Like Mary Poppins, this book isn't really about its namesake so much as the people whose lives he touches and changes. Being a vagabond and a bit of a simpleton (it seems appropriate in this case), Onion John is liked and pitied by the whole town of Serenity, but in their desire to help him they discover it is really they who need to be helped
...more
6hammami_omar
Onion John had its good parts and its bad parts. The book is about a young boy named Andy and his adult best friend named Onion John. The book starts very slow, telling you about the daily life of Andy and John. I personally do not like this slow start, as it starts to get fairly boring. It is in the middle of the book when the conflict starts to arise. The people of Serenity decide on building a modern house for John, as he lives in a poorly made "house". But the reason this is a conflict is be ...more
Sam
Only five authors in the 90+ year history of the Newbery Medal have won that honor twice. But while E. L. Konigsburg, Lois Lowry, Katherine Paterson, and Elizabeth George Speare are all widely acknowledged as some of the most important authors in the history of American children's literature, Joseph Krumgold is more of a footnote.

Partly, that's because his writing for children was only a very small part of Krumgold's career. He was primarily a screenwriter, director, and documentary filmmaker; s
...more
Amy
If I had to put a moral to this story it would be ; You can't change other people, only yourself. Probably more of a "guy book". No sex, swearing, or violence.
I'm kind of picturing Peter Pan being picked up by some social reform program and being forced to live a "normal" life. Only the kids of the town can accept a man who defies convention to live a humble life in the woods.
Carl Nelson
1960 Newbery Medal recipient.

Paced too oddly to make a good read. The first 230 pages are far too long and the last 20 pages are far too short. I never really got invested in the characters, who are largely busybodies who make decisions for others without bothering to find out if the "beneficiary" wants that outcome. The valedictory moment at the end is quite good; too bad a lot of water goes under the bridge before then.
Caitlin
This is a sweet and touching tale about a man who sees the world differently. It is about a man who lives in a makeshift home on the edge of town who befriends boys - the only people who seem to understand him and support his way of doing things. It is a great story about growing up, being different, and the wonderful and unique gifts we all have to offer the world.
Annie
In my quest to read all of the Newbery Award winners, I can honestly say that Onion John is not one of my favorites. On the other hand, it gave me insight on the question of "does the world need people who don't quite fit in?"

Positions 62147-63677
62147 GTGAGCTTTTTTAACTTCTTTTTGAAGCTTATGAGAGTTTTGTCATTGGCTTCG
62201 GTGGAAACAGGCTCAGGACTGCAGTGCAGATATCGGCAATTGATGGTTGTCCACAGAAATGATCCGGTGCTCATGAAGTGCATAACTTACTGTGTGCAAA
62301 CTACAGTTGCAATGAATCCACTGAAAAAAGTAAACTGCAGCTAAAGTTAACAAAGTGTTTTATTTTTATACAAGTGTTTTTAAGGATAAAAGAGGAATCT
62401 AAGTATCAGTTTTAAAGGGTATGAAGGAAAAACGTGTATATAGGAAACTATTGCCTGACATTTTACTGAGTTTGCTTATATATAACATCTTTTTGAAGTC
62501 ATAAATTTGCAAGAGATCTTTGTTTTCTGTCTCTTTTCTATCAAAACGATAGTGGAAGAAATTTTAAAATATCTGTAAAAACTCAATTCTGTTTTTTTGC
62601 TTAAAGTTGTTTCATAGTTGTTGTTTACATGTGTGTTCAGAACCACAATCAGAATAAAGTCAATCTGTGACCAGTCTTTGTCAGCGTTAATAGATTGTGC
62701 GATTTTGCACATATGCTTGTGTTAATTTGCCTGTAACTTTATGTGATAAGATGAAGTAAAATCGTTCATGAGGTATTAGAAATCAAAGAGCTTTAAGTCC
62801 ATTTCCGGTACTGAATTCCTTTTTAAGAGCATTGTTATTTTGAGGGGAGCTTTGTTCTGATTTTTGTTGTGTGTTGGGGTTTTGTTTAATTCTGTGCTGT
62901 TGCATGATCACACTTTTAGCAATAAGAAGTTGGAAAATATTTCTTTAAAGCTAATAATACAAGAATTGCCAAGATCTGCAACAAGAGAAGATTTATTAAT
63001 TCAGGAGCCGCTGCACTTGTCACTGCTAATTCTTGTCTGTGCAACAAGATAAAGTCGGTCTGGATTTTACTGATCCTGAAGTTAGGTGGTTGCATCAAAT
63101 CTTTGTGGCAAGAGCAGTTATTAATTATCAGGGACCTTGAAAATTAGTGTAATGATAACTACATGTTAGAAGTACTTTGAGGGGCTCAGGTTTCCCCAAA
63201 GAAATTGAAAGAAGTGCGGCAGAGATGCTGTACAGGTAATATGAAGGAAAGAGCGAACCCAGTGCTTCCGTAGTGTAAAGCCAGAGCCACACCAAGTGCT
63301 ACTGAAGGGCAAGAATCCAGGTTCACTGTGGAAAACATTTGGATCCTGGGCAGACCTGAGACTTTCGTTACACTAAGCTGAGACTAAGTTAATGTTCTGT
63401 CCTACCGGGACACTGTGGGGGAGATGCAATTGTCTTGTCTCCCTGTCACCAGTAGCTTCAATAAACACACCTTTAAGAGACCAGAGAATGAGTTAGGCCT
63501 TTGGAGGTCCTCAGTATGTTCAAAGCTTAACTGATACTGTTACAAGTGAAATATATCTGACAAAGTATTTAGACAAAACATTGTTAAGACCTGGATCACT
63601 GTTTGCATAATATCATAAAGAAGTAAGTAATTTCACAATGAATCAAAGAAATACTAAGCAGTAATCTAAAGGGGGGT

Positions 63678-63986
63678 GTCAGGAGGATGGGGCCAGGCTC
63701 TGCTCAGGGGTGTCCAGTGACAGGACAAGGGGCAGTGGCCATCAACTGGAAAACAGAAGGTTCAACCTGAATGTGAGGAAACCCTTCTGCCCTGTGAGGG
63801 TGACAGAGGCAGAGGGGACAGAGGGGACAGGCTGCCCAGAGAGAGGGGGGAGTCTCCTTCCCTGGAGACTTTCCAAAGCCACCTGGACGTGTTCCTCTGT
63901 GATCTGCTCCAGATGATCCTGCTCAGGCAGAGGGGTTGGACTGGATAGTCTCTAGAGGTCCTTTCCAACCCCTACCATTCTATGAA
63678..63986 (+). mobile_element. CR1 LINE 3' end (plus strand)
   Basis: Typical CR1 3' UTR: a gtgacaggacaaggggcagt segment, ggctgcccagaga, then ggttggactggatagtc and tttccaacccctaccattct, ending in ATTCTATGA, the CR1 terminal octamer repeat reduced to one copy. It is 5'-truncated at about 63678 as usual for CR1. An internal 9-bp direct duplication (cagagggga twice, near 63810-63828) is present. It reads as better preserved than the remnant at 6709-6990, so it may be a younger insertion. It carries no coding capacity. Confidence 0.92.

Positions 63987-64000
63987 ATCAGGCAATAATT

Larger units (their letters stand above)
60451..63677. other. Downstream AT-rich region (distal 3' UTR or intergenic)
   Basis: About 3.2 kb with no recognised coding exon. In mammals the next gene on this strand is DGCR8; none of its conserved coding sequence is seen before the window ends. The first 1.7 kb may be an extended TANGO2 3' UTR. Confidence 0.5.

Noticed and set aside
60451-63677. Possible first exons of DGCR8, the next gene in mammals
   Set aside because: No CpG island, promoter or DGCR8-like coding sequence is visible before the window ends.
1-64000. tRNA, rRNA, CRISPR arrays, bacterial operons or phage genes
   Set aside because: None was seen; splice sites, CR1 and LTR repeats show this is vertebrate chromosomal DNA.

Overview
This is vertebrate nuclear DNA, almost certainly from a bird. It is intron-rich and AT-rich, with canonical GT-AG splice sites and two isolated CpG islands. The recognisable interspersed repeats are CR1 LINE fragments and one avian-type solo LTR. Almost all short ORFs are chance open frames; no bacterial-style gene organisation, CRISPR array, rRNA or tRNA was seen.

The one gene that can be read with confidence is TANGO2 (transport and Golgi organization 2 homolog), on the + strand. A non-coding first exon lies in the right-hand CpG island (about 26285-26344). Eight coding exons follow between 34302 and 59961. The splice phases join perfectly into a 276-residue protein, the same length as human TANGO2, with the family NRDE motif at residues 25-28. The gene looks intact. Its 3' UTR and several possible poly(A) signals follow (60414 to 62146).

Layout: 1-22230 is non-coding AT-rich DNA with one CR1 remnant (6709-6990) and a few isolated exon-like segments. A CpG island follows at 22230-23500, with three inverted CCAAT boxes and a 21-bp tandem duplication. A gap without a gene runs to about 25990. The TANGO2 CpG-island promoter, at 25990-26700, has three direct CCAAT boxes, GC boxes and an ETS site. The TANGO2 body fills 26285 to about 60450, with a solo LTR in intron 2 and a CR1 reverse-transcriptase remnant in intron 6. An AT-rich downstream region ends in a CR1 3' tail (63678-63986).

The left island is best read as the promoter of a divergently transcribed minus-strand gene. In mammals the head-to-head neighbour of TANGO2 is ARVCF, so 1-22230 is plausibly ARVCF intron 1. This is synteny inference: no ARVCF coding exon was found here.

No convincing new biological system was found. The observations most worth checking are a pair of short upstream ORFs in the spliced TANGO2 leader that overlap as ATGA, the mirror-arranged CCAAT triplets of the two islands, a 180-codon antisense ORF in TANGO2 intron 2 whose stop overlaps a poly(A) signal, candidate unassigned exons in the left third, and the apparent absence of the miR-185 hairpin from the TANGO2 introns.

Onion John is a man who does things his own way. John has lived in Serenity, New Jersey, for many years, scavenging to furnish his home, working a little to buy food and supplies. Then he needs a new hinge for his door and suddenly everyone wants to change Onion John, from
...more
Antof9
It was ok - just ok. I loved the conversation between Andy and his father at the end, which is what earned it a third star. Otherwise, it was just kind of "meh". I think part of my meh came from the fact that I wanted to know where the title character was at the end of the book. That's about all. Have.

Update: since this book signaled the first time an author won the Newbery award twice, I was very tempted to go back and read my review on "And Now Miguel," but I didn't want that to color my opini
...more
Melissa Namba
This book was definitely Newbery worthy, but as I look at it from the perspective of a teacher I have to think about how to set it up since it was written in the recent past. Inflation really has to be addressed because Andy tries to run away from home with $1.50. That wouldn't even cover bus fare these days. Also, the people are a little incredulous about a man walking on the moon, which has now been accomplished.

This book was interesting and I liked the friendship between John and Andy. I wasn
...more
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65864
In addition to being a renowned author of books for young readers, Joseph Quincy Krumgold was a scriptwriter for several well-known movies, including "Seven Miles From Alcatraz" (1942) and "Dream No More" (1953). While he did not have a great number of books published over the span of his writing career, Joseph Krumgold became the first author to win the John Newbery Medal for two different books ...more
More about Joseph Krumgold...
...And Now Miguel Newbery Award Library II: And Now, Miguel, Bridge to Terebithia, Sarah Plain and Tall, The Wheel on the School Henry 3 Newbery Award Library Box Set 1: It's Like This Cat, Julie of the Wolves, Onion John, Sounder & NOW MIGUEL                LB